Drinking Buddies (London Film Festival 2013)
The prolific film career of Joe Swanberg has stemmed from a laissez-faire approach to improvised dialogue and natural energy – usually the early chemistry at the start of a relationship, or the dying spark when a couple have spent too much time together. Combined with his rushed camerawork, there’s plenty of Swanberg material, most of which hidden from the mainstream.
With that in mind, Drinking Buddies certainly feels like Swanberg’s self-aware debut to a wider audience. He repackages his traditional style (two couples intermingling), but with recognisable names.
Anna Kendrick and Jake Johnson are one obviously mismatched pairing; Johnson’s eager to stay indoors, while the script keenly points out Kendrick’s hobby of long walks. Her rambling partner is Ron Livingstone, who himself is in a relationship with spritely Olivia Wilde. Meanwhile, Wilde spends her time flirting heavily with her co-worker Johnson; they work with alcohol, and use it after hours. The plot unravels fairly predictably.
Of course, Drinking Buddies isn’t about “will they/won’t they?” mystery. Both couples are obviously doomed, given they’re prime examples of the dead sharks mentioned in Annie Hall. Yet with such a character-centric drama, it’s mystifying how undefined the four protagonists comes across – especially given the actors’ freedom to express themselves. In a way, the cast are too composed to chime with Swanberg’s hands-off style. Wilde is both the most and least connected with the improvised dynamics; her freshness brings confident humour that’s also at odds with the attempted realism.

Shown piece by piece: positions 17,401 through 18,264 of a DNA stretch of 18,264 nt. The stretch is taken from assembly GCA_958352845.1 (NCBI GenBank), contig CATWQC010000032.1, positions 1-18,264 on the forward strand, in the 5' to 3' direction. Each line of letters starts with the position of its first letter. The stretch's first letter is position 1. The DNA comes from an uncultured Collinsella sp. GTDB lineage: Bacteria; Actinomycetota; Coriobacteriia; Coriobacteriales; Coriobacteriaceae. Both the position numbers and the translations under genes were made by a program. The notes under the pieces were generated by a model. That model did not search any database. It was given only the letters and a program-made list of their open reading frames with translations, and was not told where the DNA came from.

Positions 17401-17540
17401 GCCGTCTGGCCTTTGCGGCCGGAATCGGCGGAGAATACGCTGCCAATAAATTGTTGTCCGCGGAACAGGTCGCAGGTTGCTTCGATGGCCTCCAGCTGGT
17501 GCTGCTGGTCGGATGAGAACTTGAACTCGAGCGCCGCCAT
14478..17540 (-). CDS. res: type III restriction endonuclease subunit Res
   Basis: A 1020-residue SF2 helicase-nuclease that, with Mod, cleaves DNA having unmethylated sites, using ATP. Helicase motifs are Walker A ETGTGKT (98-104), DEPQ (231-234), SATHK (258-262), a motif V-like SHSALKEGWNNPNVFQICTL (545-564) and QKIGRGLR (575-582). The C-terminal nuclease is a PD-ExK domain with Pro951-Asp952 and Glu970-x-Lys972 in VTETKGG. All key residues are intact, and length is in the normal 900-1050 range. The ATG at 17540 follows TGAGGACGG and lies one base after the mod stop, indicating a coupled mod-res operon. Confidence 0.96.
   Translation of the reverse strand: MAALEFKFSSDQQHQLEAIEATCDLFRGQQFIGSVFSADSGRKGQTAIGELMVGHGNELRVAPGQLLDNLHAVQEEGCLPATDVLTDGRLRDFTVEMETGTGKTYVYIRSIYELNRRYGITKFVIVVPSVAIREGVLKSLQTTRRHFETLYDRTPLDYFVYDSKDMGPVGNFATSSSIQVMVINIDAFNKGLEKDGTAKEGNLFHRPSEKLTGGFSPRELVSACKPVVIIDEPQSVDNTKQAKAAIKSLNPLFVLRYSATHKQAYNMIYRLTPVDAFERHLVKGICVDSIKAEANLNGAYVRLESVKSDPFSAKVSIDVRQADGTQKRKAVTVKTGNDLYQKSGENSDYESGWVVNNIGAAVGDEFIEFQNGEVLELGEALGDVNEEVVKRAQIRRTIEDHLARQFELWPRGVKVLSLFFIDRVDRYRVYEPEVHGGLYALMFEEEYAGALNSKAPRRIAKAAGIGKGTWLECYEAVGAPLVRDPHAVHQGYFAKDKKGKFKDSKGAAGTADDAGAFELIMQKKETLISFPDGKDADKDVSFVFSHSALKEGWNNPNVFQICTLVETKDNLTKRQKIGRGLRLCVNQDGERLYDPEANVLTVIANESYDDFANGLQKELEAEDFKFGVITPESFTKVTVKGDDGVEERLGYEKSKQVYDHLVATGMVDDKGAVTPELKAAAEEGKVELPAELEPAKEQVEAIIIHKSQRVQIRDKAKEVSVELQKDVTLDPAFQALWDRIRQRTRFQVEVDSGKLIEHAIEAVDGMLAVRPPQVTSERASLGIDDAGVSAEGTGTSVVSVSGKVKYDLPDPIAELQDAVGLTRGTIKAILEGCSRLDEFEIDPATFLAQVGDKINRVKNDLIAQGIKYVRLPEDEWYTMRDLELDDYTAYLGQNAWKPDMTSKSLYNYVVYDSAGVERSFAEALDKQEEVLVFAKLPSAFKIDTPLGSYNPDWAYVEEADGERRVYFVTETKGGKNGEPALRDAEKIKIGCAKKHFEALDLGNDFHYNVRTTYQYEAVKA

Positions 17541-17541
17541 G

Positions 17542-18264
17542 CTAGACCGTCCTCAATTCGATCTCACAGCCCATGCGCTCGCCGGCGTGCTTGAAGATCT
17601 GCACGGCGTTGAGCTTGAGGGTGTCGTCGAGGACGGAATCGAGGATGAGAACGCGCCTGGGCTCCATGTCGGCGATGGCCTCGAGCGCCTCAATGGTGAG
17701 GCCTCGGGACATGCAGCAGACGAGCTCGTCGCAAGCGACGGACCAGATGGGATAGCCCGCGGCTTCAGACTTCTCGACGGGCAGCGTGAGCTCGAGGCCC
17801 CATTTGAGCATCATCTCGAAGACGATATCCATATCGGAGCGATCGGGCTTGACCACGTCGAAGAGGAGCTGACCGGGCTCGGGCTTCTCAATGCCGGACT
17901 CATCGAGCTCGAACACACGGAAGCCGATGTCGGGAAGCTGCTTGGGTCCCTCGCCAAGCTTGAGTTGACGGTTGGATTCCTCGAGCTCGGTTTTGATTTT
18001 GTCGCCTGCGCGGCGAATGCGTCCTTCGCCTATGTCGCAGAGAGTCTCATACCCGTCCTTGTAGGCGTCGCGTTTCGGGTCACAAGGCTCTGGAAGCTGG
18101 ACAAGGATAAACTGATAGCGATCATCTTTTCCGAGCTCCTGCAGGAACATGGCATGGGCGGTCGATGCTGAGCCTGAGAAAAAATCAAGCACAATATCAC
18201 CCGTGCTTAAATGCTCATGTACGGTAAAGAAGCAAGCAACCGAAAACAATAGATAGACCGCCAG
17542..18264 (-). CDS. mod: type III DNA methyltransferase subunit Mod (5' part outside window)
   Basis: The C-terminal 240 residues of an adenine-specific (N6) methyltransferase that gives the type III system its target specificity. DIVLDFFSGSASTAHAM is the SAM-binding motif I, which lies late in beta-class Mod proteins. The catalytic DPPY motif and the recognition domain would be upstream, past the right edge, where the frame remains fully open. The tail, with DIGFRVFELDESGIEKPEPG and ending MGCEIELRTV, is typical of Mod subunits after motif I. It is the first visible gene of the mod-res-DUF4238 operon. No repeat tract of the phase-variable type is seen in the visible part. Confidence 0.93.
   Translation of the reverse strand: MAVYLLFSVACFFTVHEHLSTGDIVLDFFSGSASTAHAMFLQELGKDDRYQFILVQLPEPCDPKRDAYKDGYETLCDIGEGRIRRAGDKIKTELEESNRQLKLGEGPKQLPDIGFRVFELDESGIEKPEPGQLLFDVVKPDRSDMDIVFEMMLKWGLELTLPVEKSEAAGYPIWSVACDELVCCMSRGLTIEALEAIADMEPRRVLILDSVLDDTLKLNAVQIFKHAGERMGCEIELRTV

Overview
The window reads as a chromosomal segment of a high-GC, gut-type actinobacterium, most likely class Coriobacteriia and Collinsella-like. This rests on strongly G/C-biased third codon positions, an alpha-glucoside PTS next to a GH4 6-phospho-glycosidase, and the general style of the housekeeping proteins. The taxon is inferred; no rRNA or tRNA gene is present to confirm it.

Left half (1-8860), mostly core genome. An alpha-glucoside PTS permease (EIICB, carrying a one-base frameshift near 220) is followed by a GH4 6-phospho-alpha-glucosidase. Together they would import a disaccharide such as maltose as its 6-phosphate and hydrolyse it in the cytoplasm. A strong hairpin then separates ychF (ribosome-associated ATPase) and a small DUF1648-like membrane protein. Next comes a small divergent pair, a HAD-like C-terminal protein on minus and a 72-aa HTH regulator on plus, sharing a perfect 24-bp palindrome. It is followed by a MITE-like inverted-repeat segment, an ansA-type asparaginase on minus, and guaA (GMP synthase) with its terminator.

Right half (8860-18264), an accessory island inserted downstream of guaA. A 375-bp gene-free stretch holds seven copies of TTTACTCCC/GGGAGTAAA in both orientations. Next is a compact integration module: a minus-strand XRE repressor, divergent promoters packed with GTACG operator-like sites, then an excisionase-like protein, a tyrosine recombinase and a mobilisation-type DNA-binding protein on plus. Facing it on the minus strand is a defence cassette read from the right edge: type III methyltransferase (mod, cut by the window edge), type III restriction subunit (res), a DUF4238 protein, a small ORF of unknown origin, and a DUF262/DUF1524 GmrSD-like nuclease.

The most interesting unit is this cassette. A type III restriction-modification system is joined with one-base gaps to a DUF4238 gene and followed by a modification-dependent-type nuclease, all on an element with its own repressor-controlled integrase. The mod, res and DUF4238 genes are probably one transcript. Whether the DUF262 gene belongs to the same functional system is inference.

Ultimately, the self-assuredness of these performers isn’t matched by depth of personality. An egregious example is that it’s never made clear why Livingstone would leave his girlfriend for Anna Kendrick, and that statement seems even more ridiculous as I type it.
Admittedly, this failed experiment is still vastly more watchable than early fare like Hannah Takes the Stairs. But it’s hard to shake off the feeling that the drama is anything more than a decent acting workshop exercise; some light chemistry with little beneath the surface.
Drinking Buddies is part of the London Film Festival’s “Laugh” strand. Screening information can be found here.
United States of America
90 mins approx